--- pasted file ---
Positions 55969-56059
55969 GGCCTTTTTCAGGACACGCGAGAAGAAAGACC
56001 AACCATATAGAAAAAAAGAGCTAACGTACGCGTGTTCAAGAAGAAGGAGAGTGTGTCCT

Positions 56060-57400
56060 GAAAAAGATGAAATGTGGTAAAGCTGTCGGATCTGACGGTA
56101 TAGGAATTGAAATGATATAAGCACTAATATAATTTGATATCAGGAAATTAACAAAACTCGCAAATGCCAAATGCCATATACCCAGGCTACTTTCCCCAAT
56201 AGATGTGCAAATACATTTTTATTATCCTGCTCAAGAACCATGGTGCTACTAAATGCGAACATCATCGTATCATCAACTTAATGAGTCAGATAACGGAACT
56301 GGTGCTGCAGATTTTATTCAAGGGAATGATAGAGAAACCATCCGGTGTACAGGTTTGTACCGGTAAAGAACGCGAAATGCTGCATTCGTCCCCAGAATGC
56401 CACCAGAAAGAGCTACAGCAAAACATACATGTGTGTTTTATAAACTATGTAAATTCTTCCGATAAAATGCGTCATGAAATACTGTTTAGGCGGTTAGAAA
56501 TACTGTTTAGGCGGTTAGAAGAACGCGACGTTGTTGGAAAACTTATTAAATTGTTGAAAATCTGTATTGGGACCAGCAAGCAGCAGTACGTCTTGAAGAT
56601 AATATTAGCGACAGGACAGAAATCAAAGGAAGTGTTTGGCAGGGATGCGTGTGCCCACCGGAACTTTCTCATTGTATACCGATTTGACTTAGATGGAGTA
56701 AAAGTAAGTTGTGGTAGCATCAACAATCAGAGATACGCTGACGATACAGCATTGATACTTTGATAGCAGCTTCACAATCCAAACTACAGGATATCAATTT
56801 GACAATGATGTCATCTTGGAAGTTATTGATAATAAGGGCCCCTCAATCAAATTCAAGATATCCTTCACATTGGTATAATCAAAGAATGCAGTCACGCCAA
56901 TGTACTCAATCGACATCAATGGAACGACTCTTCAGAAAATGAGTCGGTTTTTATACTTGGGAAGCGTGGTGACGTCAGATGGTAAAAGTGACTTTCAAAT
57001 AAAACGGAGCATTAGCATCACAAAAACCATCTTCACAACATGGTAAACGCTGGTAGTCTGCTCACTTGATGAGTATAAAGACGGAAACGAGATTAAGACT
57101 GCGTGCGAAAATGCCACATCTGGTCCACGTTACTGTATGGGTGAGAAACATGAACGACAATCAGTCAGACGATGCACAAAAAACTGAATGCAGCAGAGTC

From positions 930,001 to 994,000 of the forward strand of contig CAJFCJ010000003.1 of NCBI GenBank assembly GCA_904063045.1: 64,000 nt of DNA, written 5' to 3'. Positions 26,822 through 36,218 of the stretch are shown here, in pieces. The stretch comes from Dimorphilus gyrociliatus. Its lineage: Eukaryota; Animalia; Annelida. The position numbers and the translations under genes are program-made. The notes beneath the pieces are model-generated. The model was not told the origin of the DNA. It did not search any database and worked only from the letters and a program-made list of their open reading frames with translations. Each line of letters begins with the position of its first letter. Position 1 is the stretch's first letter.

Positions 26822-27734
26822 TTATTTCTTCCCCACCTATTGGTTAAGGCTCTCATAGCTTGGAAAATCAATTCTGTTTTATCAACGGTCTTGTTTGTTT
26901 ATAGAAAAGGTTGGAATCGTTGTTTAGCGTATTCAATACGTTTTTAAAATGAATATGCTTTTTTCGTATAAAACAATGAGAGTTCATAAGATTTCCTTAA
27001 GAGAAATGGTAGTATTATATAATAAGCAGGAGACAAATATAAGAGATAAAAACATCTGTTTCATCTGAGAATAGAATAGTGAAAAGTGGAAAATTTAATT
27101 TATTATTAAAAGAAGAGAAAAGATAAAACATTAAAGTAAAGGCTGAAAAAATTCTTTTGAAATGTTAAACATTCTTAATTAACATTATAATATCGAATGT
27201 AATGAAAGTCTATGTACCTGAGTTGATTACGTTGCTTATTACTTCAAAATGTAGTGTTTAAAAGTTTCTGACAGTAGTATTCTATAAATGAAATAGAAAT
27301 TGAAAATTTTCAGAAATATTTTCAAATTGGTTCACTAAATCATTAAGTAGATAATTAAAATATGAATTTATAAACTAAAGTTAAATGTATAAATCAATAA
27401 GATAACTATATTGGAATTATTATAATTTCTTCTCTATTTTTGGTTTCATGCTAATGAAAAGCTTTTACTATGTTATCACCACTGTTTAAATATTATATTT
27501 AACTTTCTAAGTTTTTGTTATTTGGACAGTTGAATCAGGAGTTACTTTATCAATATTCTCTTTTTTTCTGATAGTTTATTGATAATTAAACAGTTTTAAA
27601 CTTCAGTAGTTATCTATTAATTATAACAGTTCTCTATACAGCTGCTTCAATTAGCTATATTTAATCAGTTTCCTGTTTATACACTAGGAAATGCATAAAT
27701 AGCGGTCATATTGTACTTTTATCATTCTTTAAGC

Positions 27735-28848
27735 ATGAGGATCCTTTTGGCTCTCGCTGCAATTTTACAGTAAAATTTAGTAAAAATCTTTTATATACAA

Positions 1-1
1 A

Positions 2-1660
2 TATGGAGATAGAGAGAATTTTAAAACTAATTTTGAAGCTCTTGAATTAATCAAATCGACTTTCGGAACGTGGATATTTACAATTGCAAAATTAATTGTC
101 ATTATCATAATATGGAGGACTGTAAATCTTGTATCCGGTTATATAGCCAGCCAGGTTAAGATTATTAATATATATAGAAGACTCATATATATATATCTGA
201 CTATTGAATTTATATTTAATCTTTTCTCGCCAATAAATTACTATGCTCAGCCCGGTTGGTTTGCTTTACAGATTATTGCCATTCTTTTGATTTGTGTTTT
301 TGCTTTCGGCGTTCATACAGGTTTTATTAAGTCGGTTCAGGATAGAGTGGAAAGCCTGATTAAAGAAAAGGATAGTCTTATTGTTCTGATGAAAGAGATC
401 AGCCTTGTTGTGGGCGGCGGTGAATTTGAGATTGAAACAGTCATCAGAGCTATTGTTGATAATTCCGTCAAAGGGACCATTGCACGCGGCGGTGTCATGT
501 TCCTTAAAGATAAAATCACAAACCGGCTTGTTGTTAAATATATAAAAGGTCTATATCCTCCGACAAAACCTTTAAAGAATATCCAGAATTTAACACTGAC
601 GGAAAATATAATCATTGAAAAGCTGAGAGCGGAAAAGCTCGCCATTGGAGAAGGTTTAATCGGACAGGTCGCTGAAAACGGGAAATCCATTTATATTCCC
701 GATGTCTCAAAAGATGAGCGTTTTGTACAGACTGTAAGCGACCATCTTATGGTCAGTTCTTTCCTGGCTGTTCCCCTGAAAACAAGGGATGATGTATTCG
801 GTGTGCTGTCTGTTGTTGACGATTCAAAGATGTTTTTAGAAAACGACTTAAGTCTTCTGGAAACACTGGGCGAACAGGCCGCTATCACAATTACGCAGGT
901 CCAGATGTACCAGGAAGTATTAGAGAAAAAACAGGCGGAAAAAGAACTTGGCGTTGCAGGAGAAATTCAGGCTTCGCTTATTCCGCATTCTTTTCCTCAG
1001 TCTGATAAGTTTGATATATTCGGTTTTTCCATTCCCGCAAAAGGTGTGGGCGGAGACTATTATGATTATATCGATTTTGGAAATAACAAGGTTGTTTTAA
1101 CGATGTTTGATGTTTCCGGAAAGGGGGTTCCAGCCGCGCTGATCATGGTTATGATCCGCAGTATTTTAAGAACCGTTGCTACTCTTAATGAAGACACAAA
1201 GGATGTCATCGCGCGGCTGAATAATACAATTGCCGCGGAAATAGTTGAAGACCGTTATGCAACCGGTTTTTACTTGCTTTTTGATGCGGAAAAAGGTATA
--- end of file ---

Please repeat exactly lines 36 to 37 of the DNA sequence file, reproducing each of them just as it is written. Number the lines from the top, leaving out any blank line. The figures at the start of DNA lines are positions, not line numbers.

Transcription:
201 CTATTGAATTTATATTTAATCTTTTCTCGCCAATAAATTACTATGCTCAGCCCGGTTGGTTTGCTTTACAGATTATTGCCATTCTTTTGATTTGTGTTTT
301 TGCTTTCGGCGTTCATACAGGTTTTATTAAGTCGGTTCAGGATAGAGTGGAAAGCCTGATTAAAGAAAAGGATAGTCTTATTGTTCTGATGAAAGAGATC